Early Farming Societies Pastoralists in Sahara • During early phase of their history, Africans lived as hunter-gatherers • About 9,000 years ago, some began to grow native crops • In some parts, pastoralism, practice of raising herd animals, arose before farming • First farmers likely pastoralists of Sahara—wetter 8,000 years ago • 5,000 years ago climate changed, Sahara became drier • As land became desert, people migrated to Mediterranean coast, Nile Valley, parts of West Africa Early African Societies Anthropologists think that the first humans lived in East Africa. Over thousands of years, people spread out over the continent, forming distinct cultures and societies. By about 2500 BC many people in these regions practiced herding and mixed farming.
Stateless Societies • Stateless societies cultural groups in which authority is shared by lineages of equal power instead of being exercised by a central government; no one executive ruler • Community rule over individual rule Usually the community that made the decisions consisted of male family heads
Stateless Societies • Function of mobile population, underpopulation, and land as resource • Even when dense population, there was no state • Hunters valued over warriors • Ideal was the large complex household with Big Man surrounded by 10-40 people • Control happened laterally, not hierarchically (secret societies, age-grade societies, ritual experts as mediators)
What are some characteristics of a stateless society? • Society divided into lineages – group traces its collective ancestry to a common ancestor • Authority is balanced among the various lineages – families. • No single group holds a majority of power. • Operate through sharing of ideas and possessions, and cooperation is how they assume that society will operate.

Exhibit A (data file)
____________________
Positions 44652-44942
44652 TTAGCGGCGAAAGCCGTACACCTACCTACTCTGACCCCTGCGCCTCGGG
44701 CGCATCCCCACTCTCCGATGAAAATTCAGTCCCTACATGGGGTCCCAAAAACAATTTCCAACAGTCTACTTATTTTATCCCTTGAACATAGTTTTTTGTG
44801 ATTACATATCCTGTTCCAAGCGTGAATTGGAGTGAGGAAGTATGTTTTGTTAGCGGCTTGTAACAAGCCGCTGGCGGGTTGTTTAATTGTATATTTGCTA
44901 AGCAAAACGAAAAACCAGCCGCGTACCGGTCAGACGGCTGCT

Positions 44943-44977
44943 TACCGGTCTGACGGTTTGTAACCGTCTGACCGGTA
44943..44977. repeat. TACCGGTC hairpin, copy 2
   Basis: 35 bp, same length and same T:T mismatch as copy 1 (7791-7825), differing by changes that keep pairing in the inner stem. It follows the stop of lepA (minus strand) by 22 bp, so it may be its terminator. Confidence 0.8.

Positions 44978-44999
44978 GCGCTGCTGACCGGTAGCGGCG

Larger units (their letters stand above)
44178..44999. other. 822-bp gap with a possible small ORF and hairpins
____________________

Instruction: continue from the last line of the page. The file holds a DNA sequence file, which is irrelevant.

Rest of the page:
Stateless Societies HOME Lineages share power Elders negotiate conflict No centralized authority Age-set system continued . . .
Tribes • a political group that comprises several bands or lineage groups, each with similar language and lifestyle and occupying a distinct territory
Common Traits or Characteristics of Traditional African Tribal Life • The good of the group comes ahead of the good of the individual. • All land is owned by the group. • Strong feeling of loyalty to the group. • Important ceremonies at different parts of a person’s life. • Special age and work associations. • Deep respect for ancestors. • Religion is an important part of everyday life. • Government is in the hands of the chiefs [kings].
An African’s “Search for Identity” 1. Nuclear Family 2. Extended Family 3. Age-Set 4. Clan 5. Lineage (ancestry) TRIBE (communal living)
Social Structures Common Features • Many societies developed village-based cultures • At heart, extended family living in one household • Families with common ancestors formed clans to which all members loyal Age-Sets • In some areas, people took part in type of group called age-sets • Men who had been born within same two, three years formed special bonds • Men in same age-set had duty to help each other Specific Duties • Loyalty to family, age-sets helped village members work together • Men hunted, farmed; women cared for children, farmed, did domestic chores • Even very old, very young had own tasks; elders often taught traditions to younger generations
Definitions • Tribe- group of people that share language, customs, traditions, geographic location • Clan- group of related families • Extended family- parents, children, aunts, uncles, cousins, grandparents (common in Africa) • Nuclear family- parents and children (not common in Africa )
How people are related in traditional African society? Kinship: means a relationship that binds two or more individuals • Blood relative • Marriage
What is kinship? • Sense of being related to another person(s) • Set by rules (sometimes laws) • Often taken for granted as being “natural” rather than cultural • Cultures define “blood” relative differently
Kinship Includes relationships through blood and through marriage. Functions: • Provides continuity between generations. • Defines a group on whom a person can rely for aid.
Farming and herding societies consisted of extended families Kinships created strong bonds and a sense of community Family Ties
Lineages • •Some societies group people in lineages—those with common ancestor • Members of a lineage have strong loyalties to one another • In some African societies, lineage groups take the place of rulers • These stateless societies balance power among lineages • Stateless societies—no centralized system of power
Lineage • Means line of descent or family tree
Patrilineal trace ancestors through fathers Matrilineal trace ancestors through mothers 20% of African societies are matrilineal today Traditional Societies: Family Descent